In Defense of Killing: Part 6
Our culture is more disconnected than we’ve ever been from the processes of life. We’ve turned off, tuned out, and become completely ignorant about our most basic needs. Our water comes from the faucet and our food comes from the grocery store or restaurant. We have very little conception of the original origin of these life sustaining materials, the systems that deliver them to us, and least of all the effects those processes have on ourselves and our world. We unwillingly consent to things that we would never agree to in good conscience if we understood the processes. We’re more disconnected from the basic things that sustains our life than humans have ever been.
We look at ingredient labels on most of the foods in our grocery stores and can’t pronounce most of what we’re eating. We don’t know how the animals we eat were raised, what they were fed, or how they were killed.
It’s not our fault. The system is too big. We’re busy. The information presented to us is chosen and delivered to entertain more than inform. Often we see and hear incomplete or contradictory reports about our food. Sometimes the messages we receive are deliberately meant to deceive us.
Every year a slew of new information floods the airwaves and the bookshelves about what we should eat. We are constantly bombarded with marketing messages about where our food comes from that other sources tell us are important or that we should ignore. I truly believe that people want to make good choices but it’s nearly impossible to know what the right choices are. Cage-free, free-range, hormone-free, organic (pesticide/chemical free), non-GMO: Are these legitimate claims or marketing propaganda? And in either case, what has happened to our food system to get to a place where our food is marketed to us with claims about the unconscionable or unhealthy things that haven’t happened to the animals and the plants we’re eating.
The more I explored these questions the more disturbing the story of our food became.
I want to understand the world we live in. I want connection. I don’t want to do damage to things I love. I want to be happy and healthy. I think these are common human goals and I truly believe that learning more about the processes that surround our lives is essential to achieving those goals. The more we know, the more we can make choices that reflect our values.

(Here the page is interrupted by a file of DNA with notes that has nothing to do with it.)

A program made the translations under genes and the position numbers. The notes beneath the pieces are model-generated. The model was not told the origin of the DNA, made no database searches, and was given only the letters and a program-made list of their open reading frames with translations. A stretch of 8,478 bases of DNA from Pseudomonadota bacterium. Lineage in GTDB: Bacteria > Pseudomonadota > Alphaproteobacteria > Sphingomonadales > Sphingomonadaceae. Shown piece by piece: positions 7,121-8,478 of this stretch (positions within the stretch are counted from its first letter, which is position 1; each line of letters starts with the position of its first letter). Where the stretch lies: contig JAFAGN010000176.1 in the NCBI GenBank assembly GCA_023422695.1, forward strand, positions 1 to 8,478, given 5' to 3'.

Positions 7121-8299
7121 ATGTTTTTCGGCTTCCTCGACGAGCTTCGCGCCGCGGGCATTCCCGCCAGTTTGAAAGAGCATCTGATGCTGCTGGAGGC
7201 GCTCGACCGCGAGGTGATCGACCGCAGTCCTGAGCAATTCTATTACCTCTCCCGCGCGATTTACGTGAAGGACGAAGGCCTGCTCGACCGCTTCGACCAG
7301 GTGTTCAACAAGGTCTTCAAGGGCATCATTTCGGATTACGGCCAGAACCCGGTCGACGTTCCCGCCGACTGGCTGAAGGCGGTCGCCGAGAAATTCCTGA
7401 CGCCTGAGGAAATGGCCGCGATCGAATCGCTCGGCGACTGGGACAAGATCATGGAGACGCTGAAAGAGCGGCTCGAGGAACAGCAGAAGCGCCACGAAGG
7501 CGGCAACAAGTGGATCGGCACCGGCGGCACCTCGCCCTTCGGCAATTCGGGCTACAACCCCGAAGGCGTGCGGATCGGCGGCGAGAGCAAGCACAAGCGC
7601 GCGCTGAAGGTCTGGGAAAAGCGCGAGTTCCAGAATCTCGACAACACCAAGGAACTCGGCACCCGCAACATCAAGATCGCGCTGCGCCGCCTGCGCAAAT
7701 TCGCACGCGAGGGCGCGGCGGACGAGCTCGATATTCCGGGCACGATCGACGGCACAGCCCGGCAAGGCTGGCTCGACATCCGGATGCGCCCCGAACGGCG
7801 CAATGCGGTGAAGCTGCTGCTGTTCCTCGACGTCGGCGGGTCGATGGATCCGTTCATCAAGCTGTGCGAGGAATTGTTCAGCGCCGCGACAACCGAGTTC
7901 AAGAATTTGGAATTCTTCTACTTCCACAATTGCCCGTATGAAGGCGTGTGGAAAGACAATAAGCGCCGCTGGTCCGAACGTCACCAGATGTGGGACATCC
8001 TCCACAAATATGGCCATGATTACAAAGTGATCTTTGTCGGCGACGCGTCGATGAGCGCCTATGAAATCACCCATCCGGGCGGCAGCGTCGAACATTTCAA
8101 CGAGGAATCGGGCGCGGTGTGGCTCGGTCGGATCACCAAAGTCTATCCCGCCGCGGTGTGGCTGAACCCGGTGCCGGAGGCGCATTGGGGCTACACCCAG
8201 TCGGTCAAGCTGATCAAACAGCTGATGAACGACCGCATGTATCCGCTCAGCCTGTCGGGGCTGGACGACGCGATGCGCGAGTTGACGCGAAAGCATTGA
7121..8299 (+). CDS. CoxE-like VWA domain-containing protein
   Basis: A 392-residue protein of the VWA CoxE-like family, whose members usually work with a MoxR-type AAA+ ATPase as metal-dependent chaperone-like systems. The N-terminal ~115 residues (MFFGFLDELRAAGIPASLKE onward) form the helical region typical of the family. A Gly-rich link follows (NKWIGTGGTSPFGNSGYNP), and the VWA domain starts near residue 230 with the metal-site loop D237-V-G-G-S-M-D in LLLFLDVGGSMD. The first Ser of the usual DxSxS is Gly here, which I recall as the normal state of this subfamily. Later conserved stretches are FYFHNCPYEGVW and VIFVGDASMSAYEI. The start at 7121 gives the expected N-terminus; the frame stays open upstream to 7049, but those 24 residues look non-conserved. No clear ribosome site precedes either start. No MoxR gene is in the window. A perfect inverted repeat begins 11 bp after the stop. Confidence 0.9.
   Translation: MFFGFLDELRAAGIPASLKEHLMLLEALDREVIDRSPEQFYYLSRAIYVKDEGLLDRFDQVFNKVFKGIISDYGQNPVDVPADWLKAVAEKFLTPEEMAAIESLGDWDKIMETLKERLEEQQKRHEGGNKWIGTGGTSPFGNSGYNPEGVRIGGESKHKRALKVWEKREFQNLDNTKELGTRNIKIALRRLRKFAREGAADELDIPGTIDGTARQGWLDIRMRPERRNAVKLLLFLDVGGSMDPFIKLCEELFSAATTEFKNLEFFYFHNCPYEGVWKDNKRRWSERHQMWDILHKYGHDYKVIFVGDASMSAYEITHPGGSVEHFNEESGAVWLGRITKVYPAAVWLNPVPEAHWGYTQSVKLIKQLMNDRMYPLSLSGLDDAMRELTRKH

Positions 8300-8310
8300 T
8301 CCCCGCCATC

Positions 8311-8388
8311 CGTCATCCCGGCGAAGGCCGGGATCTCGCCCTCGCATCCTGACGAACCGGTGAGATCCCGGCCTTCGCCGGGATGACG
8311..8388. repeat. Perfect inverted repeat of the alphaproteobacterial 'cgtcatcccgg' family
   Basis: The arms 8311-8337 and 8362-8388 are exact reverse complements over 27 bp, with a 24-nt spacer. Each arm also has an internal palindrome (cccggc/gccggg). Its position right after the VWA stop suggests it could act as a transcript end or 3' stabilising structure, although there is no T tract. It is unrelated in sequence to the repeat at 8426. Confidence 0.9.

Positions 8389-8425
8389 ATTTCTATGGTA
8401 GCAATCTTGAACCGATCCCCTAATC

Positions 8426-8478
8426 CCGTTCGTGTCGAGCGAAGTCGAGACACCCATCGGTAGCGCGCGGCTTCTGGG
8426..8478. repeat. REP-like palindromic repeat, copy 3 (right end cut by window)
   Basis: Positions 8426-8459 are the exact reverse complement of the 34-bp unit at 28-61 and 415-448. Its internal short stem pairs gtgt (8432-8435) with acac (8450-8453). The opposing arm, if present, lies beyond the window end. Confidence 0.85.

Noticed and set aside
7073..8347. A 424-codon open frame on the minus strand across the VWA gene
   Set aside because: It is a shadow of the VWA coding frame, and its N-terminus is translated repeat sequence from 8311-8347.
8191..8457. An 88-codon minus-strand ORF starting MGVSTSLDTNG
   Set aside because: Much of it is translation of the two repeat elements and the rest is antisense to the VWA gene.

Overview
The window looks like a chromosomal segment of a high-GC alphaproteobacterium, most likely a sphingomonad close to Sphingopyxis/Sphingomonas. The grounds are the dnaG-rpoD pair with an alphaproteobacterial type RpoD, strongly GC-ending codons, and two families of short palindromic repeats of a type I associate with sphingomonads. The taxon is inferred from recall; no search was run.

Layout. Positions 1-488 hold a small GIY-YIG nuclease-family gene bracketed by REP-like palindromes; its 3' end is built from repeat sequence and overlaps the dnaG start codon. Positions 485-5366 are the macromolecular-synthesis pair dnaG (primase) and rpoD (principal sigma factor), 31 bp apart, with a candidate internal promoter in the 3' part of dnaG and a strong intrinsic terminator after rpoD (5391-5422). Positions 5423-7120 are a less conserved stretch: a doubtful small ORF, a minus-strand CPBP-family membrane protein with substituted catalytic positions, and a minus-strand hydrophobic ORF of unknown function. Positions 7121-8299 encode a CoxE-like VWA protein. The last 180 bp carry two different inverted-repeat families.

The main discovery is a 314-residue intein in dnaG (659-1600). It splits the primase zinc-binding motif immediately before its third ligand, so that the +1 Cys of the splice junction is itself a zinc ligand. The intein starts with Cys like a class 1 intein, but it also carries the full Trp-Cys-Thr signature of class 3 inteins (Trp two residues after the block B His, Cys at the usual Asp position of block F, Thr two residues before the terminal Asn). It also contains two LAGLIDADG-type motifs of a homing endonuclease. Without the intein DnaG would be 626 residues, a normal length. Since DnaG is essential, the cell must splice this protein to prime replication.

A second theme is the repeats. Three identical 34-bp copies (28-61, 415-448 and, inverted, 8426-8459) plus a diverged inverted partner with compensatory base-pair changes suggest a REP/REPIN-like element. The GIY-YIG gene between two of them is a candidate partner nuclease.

I’ve been lucky enough to make my life traveling the world and exploring places where relatively few humans are able to go. I’ve found myself on the summits of high alpine peaks or deep in old growth forests looking at the earth from different perspectives. Spending a large portion of my time in nature fostered an appreciation for the world we live in and that in turn forced me to think about how my actions were effecting it. I began a slow process of trying to change habits and make decisions about which parts of my life I should focus on the most.
Unfortunately, the life I’ve built for myself spending time chasing snow
experienced too much of the world’s beauty not to want to protect it and I’ve learned too much to go on ignorantly destroying it. I started this journey several years ago when something inspired me to examine the ethics of my food (although at the time I wouldn’t have defined the exploration so clearly).
I wanted to become a hunter. Or at least I wanted to learn how to hunt. It felt like a basic part of being human that I had zero connection to. It seemed that if I wanted to keep eating meat with a clear conscience (and I really did want to keep eating meat) that I had to learn what it meant to take an animal’s life.
I decided to start simple and tackle a fundamental question. Is it ok to kill an animal for food? At the time I had no idea where this journey would take me.
To begin the series from the beginning start HERE.